And, in a lot of ways, so is the college admissions process.

Let’s make that above statement a little clearer, at the very least by saying that the reverse is very not true – online dating is not a science, not in the least. Nut I was struck last night by the idea that science (or really, my attempts to get into science last summer) resembles accounts of online dating.

Back to the beginning. This all starts with Aziz Ansari and Modern Romance (I finished it this week), which focuses on romance and romantic relationships in the modern technology-obsessed age. It spends a lot of time talking about online dating, which is something I’ve never thought about before. As Aziz describes it, the process (with some variation) looks like this:

  • You create a profile.
  • You start poking around for potential matches, or some algorithm spits out other profiles that match what you think you want.
  • You read up, gather info, look at profile photos.
  • You then dismiss a lot of them based on subjective criteria. And then you get your heart set on a special few.
  • With the ones you don’t automatically dismiss, you craft a message – with varying levels of personalization and investment – that gets sent to “the other side.”
  • Sometimes there’s a screening stage here – an exchange of messages between parties, a date or two.
  • You are either accepted or rejected, no matter how many other vague criteria people try to put between the two.
  • And, in the end, you a) more often end up with someone you already have connections to, and b) actually are drawn to categories you wouldn’t have thought to plug into the search algorithm.

When I was thinking about this coming summer last night, I was struck by the similarities between this process and trying to find a lab to work in last summer. I wrote up a vague CV/resume (kinda hard to do when you’re a teenager with no experience), looked up labs, read papers by the PIs, got invested in a couple, sent a whole lot of messages, and got a whole lot of nos. And in the end, I ended up at Jacobs Lab through a string of connections, doing work that I wouldn’t have chosen off the bat if you presented it to me in a list of other options.

But it worked itself out in this case, and was pretty darn wonderful in the end. Honestly, I can’t see that process going many other ways.

And this afternoon I’ve been sitting and reading Frank Bruni’s Where You Go Is Not Who You’ll Be on the college admissions process, and I’m applying the same analogy. You create a Common Application, you use an honestly screwed-up methodology to try to find things that you think appeal to you, you submit applications, time passes, and you’re rejected or accepted. Sometimes it works out. Sometimes it doesn’t.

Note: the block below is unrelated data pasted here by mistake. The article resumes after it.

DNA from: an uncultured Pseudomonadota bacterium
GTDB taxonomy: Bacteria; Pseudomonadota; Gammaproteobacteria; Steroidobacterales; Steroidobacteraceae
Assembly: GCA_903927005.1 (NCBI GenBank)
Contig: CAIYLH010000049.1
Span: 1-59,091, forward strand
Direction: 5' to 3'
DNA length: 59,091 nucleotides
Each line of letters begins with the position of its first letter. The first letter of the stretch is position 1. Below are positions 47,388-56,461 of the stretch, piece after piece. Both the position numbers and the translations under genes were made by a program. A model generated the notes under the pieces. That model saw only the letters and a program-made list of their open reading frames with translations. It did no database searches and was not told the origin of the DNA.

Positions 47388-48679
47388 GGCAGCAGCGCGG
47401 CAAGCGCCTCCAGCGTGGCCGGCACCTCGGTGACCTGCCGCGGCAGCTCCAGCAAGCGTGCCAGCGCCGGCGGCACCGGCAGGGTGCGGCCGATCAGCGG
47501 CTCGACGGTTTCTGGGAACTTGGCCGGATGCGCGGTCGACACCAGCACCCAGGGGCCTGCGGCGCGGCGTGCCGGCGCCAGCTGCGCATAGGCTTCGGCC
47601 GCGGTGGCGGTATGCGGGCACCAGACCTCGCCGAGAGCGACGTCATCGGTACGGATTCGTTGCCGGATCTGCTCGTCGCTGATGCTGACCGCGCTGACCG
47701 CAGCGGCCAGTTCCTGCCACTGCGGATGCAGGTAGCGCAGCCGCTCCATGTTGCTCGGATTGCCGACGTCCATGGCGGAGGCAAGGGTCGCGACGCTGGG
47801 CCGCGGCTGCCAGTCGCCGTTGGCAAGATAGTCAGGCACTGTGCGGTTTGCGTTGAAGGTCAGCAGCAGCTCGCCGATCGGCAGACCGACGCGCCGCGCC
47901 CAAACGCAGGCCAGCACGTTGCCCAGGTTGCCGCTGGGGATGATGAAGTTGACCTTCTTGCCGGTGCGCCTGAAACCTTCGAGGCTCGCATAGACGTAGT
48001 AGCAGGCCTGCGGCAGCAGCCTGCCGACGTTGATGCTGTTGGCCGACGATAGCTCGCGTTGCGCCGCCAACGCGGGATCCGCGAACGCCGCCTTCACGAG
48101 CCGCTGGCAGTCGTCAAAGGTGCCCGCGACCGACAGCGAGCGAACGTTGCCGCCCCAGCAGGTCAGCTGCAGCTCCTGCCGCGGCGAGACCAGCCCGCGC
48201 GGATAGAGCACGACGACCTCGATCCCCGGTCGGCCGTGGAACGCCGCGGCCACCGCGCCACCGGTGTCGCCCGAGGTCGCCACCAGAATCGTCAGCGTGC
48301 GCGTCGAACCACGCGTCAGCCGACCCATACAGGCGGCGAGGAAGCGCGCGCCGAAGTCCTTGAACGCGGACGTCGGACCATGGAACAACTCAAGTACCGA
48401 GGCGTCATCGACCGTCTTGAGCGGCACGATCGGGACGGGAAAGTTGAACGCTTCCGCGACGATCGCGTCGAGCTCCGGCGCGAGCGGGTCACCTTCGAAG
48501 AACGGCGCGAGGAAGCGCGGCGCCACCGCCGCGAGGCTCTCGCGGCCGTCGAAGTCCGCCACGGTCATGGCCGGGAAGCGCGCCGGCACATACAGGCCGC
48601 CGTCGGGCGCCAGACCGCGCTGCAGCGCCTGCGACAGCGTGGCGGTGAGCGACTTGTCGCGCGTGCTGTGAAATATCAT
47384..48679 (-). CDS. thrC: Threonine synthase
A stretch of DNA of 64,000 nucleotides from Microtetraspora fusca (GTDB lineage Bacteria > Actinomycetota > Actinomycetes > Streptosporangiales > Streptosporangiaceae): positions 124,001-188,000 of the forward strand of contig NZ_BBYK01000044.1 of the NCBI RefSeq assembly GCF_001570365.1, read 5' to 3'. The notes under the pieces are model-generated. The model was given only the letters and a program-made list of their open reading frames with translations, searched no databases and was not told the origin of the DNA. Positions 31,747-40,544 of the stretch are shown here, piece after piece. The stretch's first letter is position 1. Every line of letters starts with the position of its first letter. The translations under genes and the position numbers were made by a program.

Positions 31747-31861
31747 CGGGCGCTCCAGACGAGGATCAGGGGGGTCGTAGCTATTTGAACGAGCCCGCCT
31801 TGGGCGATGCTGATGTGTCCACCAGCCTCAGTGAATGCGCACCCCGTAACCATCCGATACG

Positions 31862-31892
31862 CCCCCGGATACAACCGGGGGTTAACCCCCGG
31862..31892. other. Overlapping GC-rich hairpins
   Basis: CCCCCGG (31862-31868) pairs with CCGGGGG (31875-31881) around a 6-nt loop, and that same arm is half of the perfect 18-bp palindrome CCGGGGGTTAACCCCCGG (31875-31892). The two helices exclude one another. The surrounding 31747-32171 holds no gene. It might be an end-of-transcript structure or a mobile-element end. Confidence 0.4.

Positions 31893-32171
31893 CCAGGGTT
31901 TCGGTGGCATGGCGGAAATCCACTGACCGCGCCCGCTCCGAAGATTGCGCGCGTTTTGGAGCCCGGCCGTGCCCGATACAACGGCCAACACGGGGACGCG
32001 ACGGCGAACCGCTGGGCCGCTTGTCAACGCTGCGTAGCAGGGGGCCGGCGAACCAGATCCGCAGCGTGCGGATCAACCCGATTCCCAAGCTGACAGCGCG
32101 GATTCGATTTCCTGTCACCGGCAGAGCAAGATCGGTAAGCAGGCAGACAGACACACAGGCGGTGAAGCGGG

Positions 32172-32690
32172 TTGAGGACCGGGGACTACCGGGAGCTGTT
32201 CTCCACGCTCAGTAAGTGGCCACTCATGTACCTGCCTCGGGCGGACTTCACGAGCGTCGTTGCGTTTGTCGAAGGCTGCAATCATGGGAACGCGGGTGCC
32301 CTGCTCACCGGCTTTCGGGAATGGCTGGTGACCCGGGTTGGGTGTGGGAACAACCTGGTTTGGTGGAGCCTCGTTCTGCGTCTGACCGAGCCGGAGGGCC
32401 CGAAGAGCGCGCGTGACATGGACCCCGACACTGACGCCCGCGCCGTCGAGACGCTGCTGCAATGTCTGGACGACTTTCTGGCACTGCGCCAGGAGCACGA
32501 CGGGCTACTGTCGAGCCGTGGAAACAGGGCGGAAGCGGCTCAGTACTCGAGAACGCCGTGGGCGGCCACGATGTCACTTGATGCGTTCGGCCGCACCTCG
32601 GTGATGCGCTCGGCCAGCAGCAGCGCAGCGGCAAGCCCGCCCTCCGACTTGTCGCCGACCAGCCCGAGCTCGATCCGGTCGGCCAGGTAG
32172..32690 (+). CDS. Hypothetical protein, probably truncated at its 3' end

I want my process to be less screwed-up than that, both with college and with science. Really. But I know that it will likely be as arbitrary as anyone and everyone else’s, and I’m trying to come to terms with that. With science it’ll likely stay that way, for the next couple years at least, and acceptance is probably necessary. But with college, I can and will try to change it. My current strategies to fight the random, arbitrary nature of the search and application process?

  1. Listen to recommendations by people I care about. I have ten schools on my list right now, three of which have been recommended to me personally by people who know me and know how I work and learn. I want to give those recommendations a thoughtful examination, because I know that other people sometimes (okay, quite often) know me better than I know myself.
  2. Attempt to figure out what I want. In this I mean: be specific. Have criteria. Even if you change those criteria drastically later (see: my dear friend Supy and his college struggle and madness), figure out what you’re looking for so you can avoid applying to schools with big brand names just because you know about them or “think you should.” I want to go to a medium or large university (for the most part not an undergrad-only liberal arts college) with really strong undergraduate research programs, in or near a fairly large city where I’ve never lived before. I’m flexible with this set of criteria to some extent, but it’s crucial in narrowing the field.


I am at the relative beginning of this process (except for maybe the crazy parents who start their kids while in diapers). I have a long ways to go. But, at the very least, I hope to remain somewhat reasonable along the way, even over the course of a process that makes millions feeding off teenage fear and insecurity. I am a primarily statistics-driven person, but this is can be so random that I’ll even say it: wish me luck!


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